Student Award of Excellence: Sougawa Elementary School

This is a proposal for a school open to its site, physically and functionally, and meant to become part of the mundane and exceptional goings on of quotidian life. This is a departure from existing Japanese schools: panopticon-efficient, repetitive, and closed. The school represents a new kind of urbanity that doesn’t try to separate the public from the private, the garden from the building. The result is a mild provocation inspired by the architectural and urban traditions of Japan. The site comprises a total area of 11,020 square metres in one of the densest sites in the heart of Toyama City.

Circus-bound palazzos are the most private areas (home-room classrooms), raised on stilts above the public parks and semi-public classrooms below. A dense cooling forest, a moss garden, a bamboo garden, a floating playing field and decks of green soften the resultant isolation. Lower levels are open to the public and are interwoven with courtyards, a shopping mall and a community centre.

The school accommodates 18 classrooms for 720 students. These classrooms are treated like a traditional Japanese house with easy access to the exterior and to interstitial or un-programmed areas via sliding walls on three sides. A mixture of exciting, comfortable and banal is effected through an organization focused on the creation of a range of experientially rich sites to act as alternate settings for classes, didactic ecological biotopes and urban escapes.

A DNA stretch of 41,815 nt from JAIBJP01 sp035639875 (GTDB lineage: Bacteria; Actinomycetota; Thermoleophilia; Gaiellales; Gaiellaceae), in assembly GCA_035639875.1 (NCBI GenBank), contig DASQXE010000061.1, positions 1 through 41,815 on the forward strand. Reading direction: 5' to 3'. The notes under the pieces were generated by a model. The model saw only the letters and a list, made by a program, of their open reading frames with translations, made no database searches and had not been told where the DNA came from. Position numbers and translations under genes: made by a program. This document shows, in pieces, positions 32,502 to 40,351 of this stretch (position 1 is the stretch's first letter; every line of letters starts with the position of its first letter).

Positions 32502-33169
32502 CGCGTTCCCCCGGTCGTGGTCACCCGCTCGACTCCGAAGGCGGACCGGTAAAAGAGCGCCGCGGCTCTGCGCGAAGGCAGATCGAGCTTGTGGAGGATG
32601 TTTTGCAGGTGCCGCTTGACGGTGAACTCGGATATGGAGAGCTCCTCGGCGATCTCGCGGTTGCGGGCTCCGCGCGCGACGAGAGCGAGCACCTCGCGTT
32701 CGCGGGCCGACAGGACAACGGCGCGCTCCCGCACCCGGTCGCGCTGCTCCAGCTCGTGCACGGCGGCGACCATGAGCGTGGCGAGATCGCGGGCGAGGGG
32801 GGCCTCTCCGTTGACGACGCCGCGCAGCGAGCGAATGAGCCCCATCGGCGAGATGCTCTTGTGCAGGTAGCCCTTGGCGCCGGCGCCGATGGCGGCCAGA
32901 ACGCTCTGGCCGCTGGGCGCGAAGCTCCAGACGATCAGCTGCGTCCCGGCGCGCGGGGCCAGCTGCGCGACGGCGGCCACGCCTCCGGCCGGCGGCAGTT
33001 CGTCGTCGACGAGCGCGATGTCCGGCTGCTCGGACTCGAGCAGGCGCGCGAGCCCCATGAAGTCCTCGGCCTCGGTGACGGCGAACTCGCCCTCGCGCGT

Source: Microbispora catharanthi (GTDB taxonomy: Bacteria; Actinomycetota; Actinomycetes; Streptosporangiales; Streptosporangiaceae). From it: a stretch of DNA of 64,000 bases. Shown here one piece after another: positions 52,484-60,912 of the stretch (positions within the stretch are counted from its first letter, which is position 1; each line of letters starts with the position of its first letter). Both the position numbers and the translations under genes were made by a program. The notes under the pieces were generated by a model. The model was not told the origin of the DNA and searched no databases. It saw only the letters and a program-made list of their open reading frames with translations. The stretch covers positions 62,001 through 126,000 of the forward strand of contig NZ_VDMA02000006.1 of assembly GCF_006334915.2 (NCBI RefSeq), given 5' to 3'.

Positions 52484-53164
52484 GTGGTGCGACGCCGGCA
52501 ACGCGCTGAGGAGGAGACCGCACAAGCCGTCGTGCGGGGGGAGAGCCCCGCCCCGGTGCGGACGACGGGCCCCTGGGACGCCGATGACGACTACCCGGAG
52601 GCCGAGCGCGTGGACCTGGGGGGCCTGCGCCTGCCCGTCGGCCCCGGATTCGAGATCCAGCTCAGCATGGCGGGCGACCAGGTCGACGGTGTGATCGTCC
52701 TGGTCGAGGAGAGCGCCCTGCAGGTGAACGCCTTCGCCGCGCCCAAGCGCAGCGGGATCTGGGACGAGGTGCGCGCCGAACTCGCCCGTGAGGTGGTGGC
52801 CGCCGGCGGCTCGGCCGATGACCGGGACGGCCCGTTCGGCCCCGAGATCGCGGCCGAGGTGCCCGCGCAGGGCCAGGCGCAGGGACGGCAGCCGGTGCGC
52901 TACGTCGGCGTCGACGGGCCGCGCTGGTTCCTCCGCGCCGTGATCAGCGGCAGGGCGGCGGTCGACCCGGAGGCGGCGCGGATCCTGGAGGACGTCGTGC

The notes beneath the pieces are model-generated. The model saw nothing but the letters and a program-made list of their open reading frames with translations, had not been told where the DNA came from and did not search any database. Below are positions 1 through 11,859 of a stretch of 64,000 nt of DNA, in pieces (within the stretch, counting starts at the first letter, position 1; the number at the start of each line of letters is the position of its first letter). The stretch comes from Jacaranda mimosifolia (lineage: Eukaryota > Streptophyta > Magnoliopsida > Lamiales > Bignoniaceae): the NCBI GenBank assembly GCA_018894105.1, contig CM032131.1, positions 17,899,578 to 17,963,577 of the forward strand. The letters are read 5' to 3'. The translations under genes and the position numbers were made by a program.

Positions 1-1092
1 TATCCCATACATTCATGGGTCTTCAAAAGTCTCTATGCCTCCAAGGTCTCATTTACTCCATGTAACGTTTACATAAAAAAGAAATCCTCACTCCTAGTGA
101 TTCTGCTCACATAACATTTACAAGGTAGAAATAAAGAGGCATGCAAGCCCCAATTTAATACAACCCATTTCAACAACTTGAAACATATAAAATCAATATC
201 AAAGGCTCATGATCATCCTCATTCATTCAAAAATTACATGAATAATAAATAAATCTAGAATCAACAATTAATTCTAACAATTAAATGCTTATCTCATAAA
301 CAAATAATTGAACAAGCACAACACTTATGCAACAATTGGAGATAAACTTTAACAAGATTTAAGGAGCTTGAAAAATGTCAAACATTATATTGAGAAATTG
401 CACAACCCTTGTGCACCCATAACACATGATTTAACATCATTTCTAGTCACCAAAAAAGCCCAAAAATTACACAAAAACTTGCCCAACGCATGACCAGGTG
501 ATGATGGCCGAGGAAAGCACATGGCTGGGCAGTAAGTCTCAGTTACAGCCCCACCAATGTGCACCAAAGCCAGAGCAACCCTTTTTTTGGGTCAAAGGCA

A conscious experimentation is at the heart of the design, in which the “throwing together of landscape, public and private programs explores and tests new organizations.” The structure, a variation on Le Corbusier’s Domino Plan, is adapted to withstand earthquakes. Standard gypsum board walls are built inside a square of corner trusses and wood slats wrap the columns on the exterior while sliding doors placed in between the layers of wood and gypsum board can be used to close off or open three of the classroom’s four sides as required. The depth of the builidng is minimal for the maximization of natural light and to ensure natural ventilation. Green decks moderate heat in the summer.

Erickson: This project is a fine representation of subtle social engineering. It uses the very interesting idea of re-imagining the flexibility of the Japanese room so that it goes a step further in its ability to be modulated by reduction or addition.

Fisher: How does one encourage creative individuality in the education of Japanese children? This remarkable school prototype answers that with a system of classrooms whose walls open up to ample shared space for creative activities, which in turn open out to gardens at the centre of the block and cafs and libraries along the adjacent urban street. Play space occupies the green roofs, as does an art centre and community space. This thoughtful, well-researched design envisions a form of education linked to nature and the city that all schools could benefit from, in North America as well as Japan.

MacDonald: The architectural potential of this project is expressed as a function of the author’s ideology regarding public/private paradigms in Japanese culture, rather than as a developed architectural language represented through its tectonic development. The ideas are both insightful and interesting, but for me would have a more compelling impact if translated into a synthesized architectural form.